Highlighting fashion in video is quite the task. Getting the look and the music to fit the mood and the style of the clothing designs can be a difficult balance. Tom Duncan put together a beautiful behind the scenes fashion video using Lumineux. We got in touch with Tom and asked him a few questions.
Could you explain the project for us?
The project was a behind-the-scenes shoot for Becky White’s Spring/Summer look book. Becky runs a really exciting PR agency in Glasgow, Scotland which is home to lots of boutique brands and designers. I’d been looking to diversify my portfolio and get in to more creative filmmaking. The fashion world, even at the behind-the-scenes level, allows for a lot more experimentation than my bread-and-butter work in industry and education. As preparation, Becky sent over some comprehensive mood-boards and I looked up the model’s previous work. The theme for the morning shoot was ‘soft focus’ and the afternoon/evening was ‘play hard’.
What was your camera set up for the shoot?
I had my standard setup for anything I self-shoot indoors; a Sony EX3 on a wheeled tripod. Since I wanted to get a bit ambitious with this one I called in a few favours and pinched a GlideTrack Hybrid Slider and Canon 60D from friends. The 60D spent most of the shoot on the slider and the EX3 would go either handheld or on the tripod for the time-lapse shots. In terms of setups, I was taking the lead from Euan Robertson, his stills were the priority because the look book would be going out to 200+ buyers around the UK. Whenever he set up a shot I’d do my best to sneak in behind him and get some sort of wide shot, a close-up and a slide. Everything was shot with available light.
I ran the 60D footage through MPEG Streamclip to output in ProRes. With XDCAM Transfer, my EX3 files come straight out of the camera, onto an external hard drive and then into Final Cut. The music by SGX came from Magnatune.com, where I’ve got a basic subscription. I wanted the intro to feel like I shot on film so that’s where I started layering clips up. I brought in Lumineux to add an organic feel to the transitions in the intro. FCP transitions like ‘Dip to Colour’ are great for individual impact moments but the transitions in Lumineux offer a less rigid, very natural flicker to the cuts and you can span them over multiple clips. I reduced the opacity a bit to let the footage underneath soak through. I did my best to match the colouring of the video footage to Euan’s stills, which were the last thing to be brought into the edit.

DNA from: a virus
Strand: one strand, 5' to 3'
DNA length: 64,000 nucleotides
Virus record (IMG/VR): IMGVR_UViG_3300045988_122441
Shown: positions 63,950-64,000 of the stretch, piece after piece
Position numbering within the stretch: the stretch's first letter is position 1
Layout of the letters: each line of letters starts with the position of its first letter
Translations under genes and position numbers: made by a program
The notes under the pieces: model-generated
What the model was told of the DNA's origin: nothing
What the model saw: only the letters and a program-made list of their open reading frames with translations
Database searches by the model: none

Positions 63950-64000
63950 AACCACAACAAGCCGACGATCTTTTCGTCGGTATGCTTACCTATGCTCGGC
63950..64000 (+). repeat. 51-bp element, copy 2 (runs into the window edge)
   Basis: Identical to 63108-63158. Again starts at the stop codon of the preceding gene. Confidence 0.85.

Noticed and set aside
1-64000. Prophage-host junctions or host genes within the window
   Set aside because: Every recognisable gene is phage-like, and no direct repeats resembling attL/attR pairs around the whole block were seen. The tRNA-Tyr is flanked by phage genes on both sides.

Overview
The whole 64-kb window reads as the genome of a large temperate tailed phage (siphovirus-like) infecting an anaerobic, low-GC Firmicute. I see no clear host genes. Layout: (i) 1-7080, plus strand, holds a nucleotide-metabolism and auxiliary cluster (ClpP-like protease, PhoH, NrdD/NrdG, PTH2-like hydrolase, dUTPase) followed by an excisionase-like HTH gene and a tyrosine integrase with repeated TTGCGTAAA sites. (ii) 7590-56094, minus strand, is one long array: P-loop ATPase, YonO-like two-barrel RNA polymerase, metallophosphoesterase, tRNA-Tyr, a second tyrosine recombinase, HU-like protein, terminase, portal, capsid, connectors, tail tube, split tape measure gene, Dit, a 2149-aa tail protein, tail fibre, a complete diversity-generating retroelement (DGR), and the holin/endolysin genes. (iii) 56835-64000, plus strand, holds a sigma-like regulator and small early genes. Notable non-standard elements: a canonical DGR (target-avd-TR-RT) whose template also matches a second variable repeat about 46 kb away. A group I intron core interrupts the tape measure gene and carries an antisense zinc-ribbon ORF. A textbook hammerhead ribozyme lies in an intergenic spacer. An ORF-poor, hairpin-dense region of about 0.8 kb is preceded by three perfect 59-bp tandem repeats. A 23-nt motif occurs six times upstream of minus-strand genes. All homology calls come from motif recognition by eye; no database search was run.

I really liked how you included photos along with the video. Its a really great exclamation point. Did you use any method to make them flow so well?
Yeah it’s not easy combining beautiful high-res stills with improvised video footage without it jarring so I played about with them for a while to see what would work. The first step was selecting the right in-point for each photo, I tried to match the timing with Euan’s camera flash. For the ‘soft-focus’ sequence I put a slight grow on each still to maintain the smooth movement of the tracking shots. For the ‘play hard’ shots I mimicked the crash zoom of the video footage by playing around with scale and screen position. The most significant tweak was the colours. I matched the skin tones as best I could and used Magic Bullet QL to imitate the blown-out exposures and softness.
Another cheat I’m afraid. The film stock is a digital overlay which cost me £50 or so from Shutterstock, I’d picked it up for a previous project and thought I could put it to use here. It’s amplified by the use of an 8mm projection sound from freesound.org. That first shot has the 8mm overlay, 2 separate shots of the bokeh and model which I dissolved together as well as a bit of Lumineux glow and some “Hot Maddy” from Magic Bullet QL.
What made you want to use Lumineux?
I wanted to use Lumineux because of the importance of the contrast between the ‘film’ and digital sections in the piece. If the viewer really buys in to the film feel of the ‘soft focus’ section then the digital ‘play hard’ section hits all that bit harder. I knew I’d be using it to soften a few of the harsher shots and liven up a few of the duller ones. We didn’t have the budget or man-power to be creating unique flares and leaks on location so Lumineux was a great tool to have in the post-production arsenal.
Well it couldn’t be simpler to use. I’m always on the lookout for cost-effective ways to add production value to my work and Lumineux is my go-to lighting effects package because it’s quick, easy and instantly noticeable. In fact, as a fairly new filmmaker, I’ve probably been guilty of over-using Lumineux in the past but I’m now more confident to use it sparingly and subtly for those really key moments in a sequence.
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